“Pick Up the Phone, You Lazy Bum!” Recovering Your Old Recruiting Tactics
Last week I did something that I haven’t done in quite a while. There was a candidate who really caught my eye on LinkedIn. After he accepted my inMail and invitation to connect, we exchanged a few messages, and he said he was interested in taking a look at a job description for the role I was aggressively promoting. Gleefully, I emailed him with this attachment right away. Normally, I get a yay or nay fairly quickly in regards to pursuing next steps.
However, one day passed without response. Then came two and soon three days unanswered. Could it have gone straight to his spam folder? Is he just swamped with work? I didn’t want to keep emailing him like a pest; clearly this tactic wasn’t working anyway. So I took a page out of my old agency days’ textbook. I looked up the phone number of the company where he worked, dialed the operator and asked her to put me through to the candidate with whom I had “an important matter to discuss!” My cold-calling agency life flashed before my eyes.
Lo and behold, the candidate was relieved to hear from me. It turns out all my emails had been categorized as spam and end up in his junk mail folder. This often happens when there’s an attachment to an email from an unrecognized sender, especially when he/she has numerous hyperlinks (which I do in my signature). Anyway, so we got the bottom of it and I assured the candidate that I had not just given up on him. We managed to properly exchange job descriptions and résumés this time, and he is now well in process for an executive-level position at one of our exciting portfolio companies.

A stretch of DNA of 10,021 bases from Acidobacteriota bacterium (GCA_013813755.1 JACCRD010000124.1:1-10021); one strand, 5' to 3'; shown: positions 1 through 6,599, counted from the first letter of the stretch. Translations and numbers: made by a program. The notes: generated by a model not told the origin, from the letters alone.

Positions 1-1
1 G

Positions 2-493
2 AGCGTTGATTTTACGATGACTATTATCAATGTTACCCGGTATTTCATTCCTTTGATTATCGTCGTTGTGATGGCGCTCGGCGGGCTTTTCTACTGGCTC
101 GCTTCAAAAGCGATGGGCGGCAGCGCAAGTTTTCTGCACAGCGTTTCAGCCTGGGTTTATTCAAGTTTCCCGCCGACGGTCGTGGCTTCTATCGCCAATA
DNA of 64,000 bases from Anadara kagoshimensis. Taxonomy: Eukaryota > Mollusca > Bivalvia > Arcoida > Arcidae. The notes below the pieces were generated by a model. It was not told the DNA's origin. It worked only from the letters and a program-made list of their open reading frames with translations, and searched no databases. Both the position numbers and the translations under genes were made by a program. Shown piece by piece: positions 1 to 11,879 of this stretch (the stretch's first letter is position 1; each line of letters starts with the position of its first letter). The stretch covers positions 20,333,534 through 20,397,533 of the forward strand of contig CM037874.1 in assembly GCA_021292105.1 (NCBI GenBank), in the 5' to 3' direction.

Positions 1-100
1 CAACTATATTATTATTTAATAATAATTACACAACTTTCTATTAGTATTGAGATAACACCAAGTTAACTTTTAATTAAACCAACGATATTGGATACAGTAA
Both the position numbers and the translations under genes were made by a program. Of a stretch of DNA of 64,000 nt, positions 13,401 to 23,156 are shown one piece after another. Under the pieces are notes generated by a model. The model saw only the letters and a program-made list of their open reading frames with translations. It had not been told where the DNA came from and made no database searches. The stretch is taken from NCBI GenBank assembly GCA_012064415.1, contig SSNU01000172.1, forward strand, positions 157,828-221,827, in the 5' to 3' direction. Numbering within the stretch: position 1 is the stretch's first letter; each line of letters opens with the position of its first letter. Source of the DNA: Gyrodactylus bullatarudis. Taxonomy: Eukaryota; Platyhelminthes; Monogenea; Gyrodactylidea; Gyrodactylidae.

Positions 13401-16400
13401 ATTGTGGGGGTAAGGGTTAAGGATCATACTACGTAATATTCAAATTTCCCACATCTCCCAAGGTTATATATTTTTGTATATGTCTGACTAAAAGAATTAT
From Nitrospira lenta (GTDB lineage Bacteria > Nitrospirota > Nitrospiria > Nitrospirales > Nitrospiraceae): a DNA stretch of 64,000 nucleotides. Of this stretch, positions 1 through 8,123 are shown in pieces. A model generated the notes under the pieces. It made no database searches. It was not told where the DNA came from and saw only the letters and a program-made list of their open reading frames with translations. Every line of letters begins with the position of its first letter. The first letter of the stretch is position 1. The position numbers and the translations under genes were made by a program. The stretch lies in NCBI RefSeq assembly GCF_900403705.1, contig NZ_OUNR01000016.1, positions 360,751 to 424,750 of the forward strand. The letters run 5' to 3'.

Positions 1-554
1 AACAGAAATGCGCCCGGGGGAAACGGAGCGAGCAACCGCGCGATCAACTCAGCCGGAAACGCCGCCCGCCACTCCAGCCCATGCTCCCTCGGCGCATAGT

Sometimes in the corporate recruiting setting, we forget about the gritty, raw tactics we used to once implement in our everyday recruitment efforts. Don’t get too comfortable or feel you don’t have to work as hard. Don’t feel like you’re too good to pick up the phone because emailing from a venture capital firm should provide enough credibility to warrant a response from everyone. As long as what you’re doing is effective and ethical, keep an open mind and try out new approaches because there never is a one-size-fits-all strategy to recruitment.